aPTT does not have a linear response to the dabigatran dose or intensity of its anticoagulation effect, but a normal aPTT will exclude an anticoagulated state while an elevated aPTT will provide qualitative information about the increased risk of bleeding.

The dTT with hemoclot method and ECT correlate linearly with dabigatran, up to concentrations of 500 ng/mL.3

Dabigatran is the only new oral non-vitamin K anticoagulant that has had an available antidote (idarucizumab) since October 2015. Idarucizumab is a humanized antibody fragment, approved in Europe and the USA with the name Praxbind® (Boehringer, Ingelheim, Germany), that reverses the anticoagulant effects of dabigatran.3 It binds dabigatran with high affinity, about 350 times more than thrombin,4 and adheres with a ratio of 1:1 to dabigatran and its active metabolites, preventing thrombin inhibition.5 Furthermore, idarucizumab has no anticoagulant or pro-coagulant activity, and has no interaction with platelets.5,6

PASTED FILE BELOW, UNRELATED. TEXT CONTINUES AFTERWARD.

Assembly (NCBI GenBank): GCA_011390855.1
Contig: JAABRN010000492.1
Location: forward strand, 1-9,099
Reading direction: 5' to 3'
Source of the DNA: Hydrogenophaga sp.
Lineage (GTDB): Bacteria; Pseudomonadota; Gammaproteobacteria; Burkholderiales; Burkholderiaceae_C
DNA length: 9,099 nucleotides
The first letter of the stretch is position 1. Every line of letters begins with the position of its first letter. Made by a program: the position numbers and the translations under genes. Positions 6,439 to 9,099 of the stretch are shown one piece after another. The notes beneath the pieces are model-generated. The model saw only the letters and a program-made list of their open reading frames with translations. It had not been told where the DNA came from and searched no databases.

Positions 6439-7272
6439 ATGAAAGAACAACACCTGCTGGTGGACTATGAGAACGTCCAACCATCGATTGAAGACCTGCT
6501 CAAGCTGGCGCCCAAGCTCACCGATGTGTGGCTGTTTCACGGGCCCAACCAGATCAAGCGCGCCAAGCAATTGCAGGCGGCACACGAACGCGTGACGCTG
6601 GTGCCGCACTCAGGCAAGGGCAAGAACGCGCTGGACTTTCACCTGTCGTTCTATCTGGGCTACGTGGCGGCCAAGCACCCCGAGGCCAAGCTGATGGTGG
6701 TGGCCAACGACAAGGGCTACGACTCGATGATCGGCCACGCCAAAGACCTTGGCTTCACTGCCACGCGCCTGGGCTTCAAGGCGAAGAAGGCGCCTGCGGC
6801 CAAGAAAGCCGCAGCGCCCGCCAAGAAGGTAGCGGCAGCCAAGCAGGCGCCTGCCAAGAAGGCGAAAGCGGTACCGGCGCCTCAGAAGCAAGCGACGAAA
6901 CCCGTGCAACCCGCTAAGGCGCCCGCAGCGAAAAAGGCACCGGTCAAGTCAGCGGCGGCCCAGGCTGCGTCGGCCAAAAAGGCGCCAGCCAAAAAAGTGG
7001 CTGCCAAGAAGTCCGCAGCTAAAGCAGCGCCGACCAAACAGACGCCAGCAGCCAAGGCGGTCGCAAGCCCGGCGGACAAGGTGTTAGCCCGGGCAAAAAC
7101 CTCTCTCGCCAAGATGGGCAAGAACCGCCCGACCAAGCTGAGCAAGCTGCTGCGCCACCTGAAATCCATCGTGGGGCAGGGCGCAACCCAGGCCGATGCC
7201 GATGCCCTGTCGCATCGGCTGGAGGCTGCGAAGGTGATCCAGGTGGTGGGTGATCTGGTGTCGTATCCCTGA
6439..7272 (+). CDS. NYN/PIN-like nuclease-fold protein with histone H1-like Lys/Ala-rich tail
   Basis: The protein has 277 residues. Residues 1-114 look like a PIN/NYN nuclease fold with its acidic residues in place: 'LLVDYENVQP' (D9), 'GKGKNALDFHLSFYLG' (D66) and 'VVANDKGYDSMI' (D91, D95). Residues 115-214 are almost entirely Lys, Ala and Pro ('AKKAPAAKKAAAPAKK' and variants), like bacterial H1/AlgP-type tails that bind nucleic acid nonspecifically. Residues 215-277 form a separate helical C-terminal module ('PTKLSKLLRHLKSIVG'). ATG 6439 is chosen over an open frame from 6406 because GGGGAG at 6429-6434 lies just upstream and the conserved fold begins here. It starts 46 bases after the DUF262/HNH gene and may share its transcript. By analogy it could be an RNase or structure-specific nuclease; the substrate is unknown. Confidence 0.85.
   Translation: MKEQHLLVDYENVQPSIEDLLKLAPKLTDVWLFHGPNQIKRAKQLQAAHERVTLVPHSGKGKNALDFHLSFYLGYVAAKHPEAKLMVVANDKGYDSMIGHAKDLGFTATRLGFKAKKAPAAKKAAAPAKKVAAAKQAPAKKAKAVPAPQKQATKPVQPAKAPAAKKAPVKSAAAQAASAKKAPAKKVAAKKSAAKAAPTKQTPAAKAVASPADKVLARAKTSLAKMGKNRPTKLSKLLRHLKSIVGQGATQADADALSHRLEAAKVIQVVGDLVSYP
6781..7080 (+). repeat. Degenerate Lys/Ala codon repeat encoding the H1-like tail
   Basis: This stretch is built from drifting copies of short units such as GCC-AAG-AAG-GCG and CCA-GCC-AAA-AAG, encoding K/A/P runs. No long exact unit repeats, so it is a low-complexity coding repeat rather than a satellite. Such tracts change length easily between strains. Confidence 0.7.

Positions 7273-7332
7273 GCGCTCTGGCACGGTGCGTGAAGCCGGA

The prospective cohort study RE-VERSE AD (reversal effects of idarucizumab on active dabigatran) showed that two sequential intravenous infusions of 2.5 g each (a total of 5 g) are able to completely reverse the anticoagulant effect of dabigatran within minutes in 88–98% of patients who had elevated dTT and ECT at baseline.6,7 Effectiveness in reversal was also demonstrated by regression within normal limits of such quantitative parameters in a few minutes after infusion, performed within 8 h of admission.3,4,7,8 Its distribution volume at steady state depends on the blood volume, and it was cleared from plasma with a half-life of about 45 min, mainly eliminated unchanged in the urine.8 Proteinuria is a common, transient condition after idarucizumab administration, and its blood levels rise in patients with renal insufficiency. Idarucizumab is not affected by renal or hepatic dysfunction, but possible adverse events are headache, migraine, constipation, and erythema at the injection site.9,10 After reversal, the effect of dabigatran is restored after 24 h.8